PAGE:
The ACMD advises that clinicians in the UK should have the option to prescribe Cannabis-derived medicinal products that meet the requirements for medicinal standards to patients with certain medical conditions. It is therefore appropriate for these medications to not be subjected to the requirements of Schedule 1 of the Misuse of Drugs Regulations 2001, as amended (MDR)”

Therefore, we can conclude that cannabis is likely to be rescheduled to Schedule 2 from Schedule 1, allowing it to be prescribed where a GP or other health professional deems it applicable, however, the fact remains that there are still few studies into medicinal access and most medical professionals are still not educated enough to prescribe it.

So what does this mean for chronic pain patients who think they may benefit from cannabis based medication? In the future GPs may be in the position to prescribe cannabis but as things stand at the moment, the only option would be to submit an application through the temporary panel that has been set up. What is the likelihood that an application for a medical cannabis licence would be successful for these conditions?

To answer these questions we must first establish the criteria behind the application process, and the potential barriers that have been put in place for patients wanting to access medical cannabis.

Application process and requirements for eligibility.

Who is eligible to apply?

Anyone who feels that they will benefit from taking medical cannabis, has backing from their clinician and has exhausted all conventional medication, in principle, can apply for a medical cannabis licence; no medical conditions have been excluded from this process. But in reality, the conditions of eligibility place significant barriers that make the application process very daunting, and unrealistic for most patients.

The following conditions apply to all licence applications to the panel:

1. You cannot apply yourself.

Patients cannot apply themselves, their clinician must do this. This means that, not only must your clinician have knowledge about cannabis based medication, but they must also be willing to take the time, and risk, to back your application. This is a huge barrier considering the majority of UK doctors are ignorant with regards to cannabis-based medication, not through fault of their own – cannabis science and the endocannabinoid system are not taught in medical schools. You could carry out your own research and try to educate your doctor, but it is unlikely that any doctor would be willing to take on the responsibility of prescribing a substance they have not been trained to prescribe. The lack of evidence about the effectiveness and safety of cannabis based medication is also a barrier.

Sir Mike Penning (MP) stated that “the implication that any prescribing clinician will be taking on personal liabilities” would deter many doctors from agreeing.

2. Doctors will have to prove there is an “exceptional clinical need”.

Patients must have exhausted all other treatment options before receiving access to medical cannabis, which could delay receiving the medication that works for many months. Doctors will have to prove there is an “exceptional clinical need” and no other medicine would be suitable for their patient. If given approval, doctors will then be able to write a prescription.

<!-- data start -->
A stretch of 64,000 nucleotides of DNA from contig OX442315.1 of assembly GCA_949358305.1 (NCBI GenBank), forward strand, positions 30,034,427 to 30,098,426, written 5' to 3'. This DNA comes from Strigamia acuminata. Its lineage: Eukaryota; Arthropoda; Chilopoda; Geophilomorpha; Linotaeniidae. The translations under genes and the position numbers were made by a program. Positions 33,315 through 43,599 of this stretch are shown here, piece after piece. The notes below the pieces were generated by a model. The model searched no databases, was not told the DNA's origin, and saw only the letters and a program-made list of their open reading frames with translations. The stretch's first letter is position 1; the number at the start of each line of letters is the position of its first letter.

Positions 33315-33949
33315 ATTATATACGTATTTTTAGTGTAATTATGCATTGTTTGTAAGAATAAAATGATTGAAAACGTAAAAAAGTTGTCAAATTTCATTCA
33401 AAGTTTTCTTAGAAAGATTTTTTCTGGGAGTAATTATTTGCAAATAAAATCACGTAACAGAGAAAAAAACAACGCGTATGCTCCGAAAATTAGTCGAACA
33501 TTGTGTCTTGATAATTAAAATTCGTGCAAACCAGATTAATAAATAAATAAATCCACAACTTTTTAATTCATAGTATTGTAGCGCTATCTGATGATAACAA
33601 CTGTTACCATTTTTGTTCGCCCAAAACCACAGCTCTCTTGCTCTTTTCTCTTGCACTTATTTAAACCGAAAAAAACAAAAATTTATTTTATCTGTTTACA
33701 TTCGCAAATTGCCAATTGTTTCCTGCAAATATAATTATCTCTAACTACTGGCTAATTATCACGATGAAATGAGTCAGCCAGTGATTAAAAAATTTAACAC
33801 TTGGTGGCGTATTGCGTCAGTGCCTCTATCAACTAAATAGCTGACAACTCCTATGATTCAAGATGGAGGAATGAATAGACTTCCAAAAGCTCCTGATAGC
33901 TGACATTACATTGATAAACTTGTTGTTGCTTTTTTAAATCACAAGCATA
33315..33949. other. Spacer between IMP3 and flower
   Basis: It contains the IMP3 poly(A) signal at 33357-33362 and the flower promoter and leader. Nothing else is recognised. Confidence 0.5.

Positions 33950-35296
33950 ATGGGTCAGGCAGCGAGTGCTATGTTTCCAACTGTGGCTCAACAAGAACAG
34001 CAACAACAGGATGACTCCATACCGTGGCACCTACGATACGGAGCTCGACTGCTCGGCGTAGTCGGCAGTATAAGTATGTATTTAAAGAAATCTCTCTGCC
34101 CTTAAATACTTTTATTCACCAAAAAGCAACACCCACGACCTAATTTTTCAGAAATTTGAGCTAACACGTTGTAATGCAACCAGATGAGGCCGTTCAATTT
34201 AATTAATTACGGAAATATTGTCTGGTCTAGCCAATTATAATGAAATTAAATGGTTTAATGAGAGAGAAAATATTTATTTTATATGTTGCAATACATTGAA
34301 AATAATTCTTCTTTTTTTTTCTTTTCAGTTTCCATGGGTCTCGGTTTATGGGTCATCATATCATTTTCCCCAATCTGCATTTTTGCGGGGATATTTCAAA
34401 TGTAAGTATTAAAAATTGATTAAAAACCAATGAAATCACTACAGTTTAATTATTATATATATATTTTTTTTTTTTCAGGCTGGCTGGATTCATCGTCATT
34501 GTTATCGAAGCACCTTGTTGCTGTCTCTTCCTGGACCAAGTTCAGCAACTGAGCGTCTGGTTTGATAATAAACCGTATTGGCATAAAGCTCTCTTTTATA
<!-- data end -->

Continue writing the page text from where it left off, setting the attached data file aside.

3. Evidence must be provided.
There is also a requirement that if the medicine has not been tried (by travelling abroad) then it must have been through a clinical trial – which being illegal, most cannabis medicines have not been subjected to clinical trials.

Realistically, travelling abroad, is not possible for the majority of patients, therefore it is hoped evidence from clinical trials and experience from other patients with similar conditions will be sufficient. This highlights another barrier as there are very few, if any, double blind trial results to use as evidence.

4. Cost

The current cost is £3,665 per licence application. It isn’t 100% clear who would be liable to cover this cost but in England it’s likely to be your local CCG (Clinical Commissioning Group), and there is no guarantee that this fee will be authorised. This cost is likely to prohibit many patients from gaining access to medicinal cannabis, although this cost is under review.

What advice is available if you decide to apply?

If you do decide to put in an application, the advice given by Hannah Deacon, who has already gone through the process to access medical cannabis for her son Alfie Dingley is; Educate yourself. Research what options are available. Full spectrum cannabis products are very different to CBD products which are currently legally available in the UK. Don’t assume your doctor will know anything about cannabis – be prepared to educate them. Collect as much evidence as you can and contact the organisation ‘End our pain’, they are in the process of compiling a guide into the application process.

What is the likelihood an application would be successful?